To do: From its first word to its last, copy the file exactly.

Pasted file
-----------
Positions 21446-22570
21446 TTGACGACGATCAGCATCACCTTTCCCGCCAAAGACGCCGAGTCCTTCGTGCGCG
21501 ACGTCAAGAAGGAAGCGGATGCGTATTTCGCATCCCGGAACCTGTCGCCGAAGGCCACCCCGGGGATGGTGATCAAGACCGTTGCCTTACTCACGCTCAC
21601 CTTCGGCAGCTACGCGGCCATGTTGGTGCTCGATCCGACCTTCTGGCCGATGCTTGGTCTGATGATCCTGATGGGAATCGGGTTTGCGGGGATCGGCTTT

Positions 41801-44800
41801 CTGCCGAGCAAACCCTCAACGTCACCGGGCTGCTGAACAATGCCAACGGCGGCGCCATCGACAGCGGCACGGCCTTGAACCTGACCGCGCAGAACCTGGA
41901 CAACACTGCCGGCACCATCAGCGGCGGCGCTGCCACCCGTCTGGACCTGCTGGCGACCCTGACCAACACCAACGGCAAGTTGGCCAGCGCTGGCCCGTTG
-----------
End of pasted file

Positions 21446-22570
21446 TTGACGACGATCAGCATCACCTTTCCCGCCAAAGACGCCGAGTCCTTCGTGCGCG
21501 ACGTCAAGAAGGAAGCGGATGCGTATTTCGCATCCCGGAACCTGTCGCCGAAGGCCACCCCGGGGATGGTGATCAAGACCGTTGCCTTACTCACGCTCAC
21601 CTTCGGCAGCTACGCGGCCATGTTGGTGCTCGATCCGACCTTCTGGCCGATGCTTGGTCTGATGATCCTGATGGGAATCGGGTTTGCGGGGATCGGCTTT

Positions 41801-44800
41801 CTGCCGAGCAAACCCTCAACGTCACCGGGCTGCTGAACAATGCCAACGGCGGCGCCATCGACAGCGGCACGGCCTTGAACCTGACCGCGCAGAACCTGGA
41901 CAACACTGCCGGCACCATCAGCGGCGGCGCTGCCACCCGTCTGGACCTGCTGGCGACCCTGACCAACACCAACGGCAAGTTGGCCAGCGCTGGCCCGTTG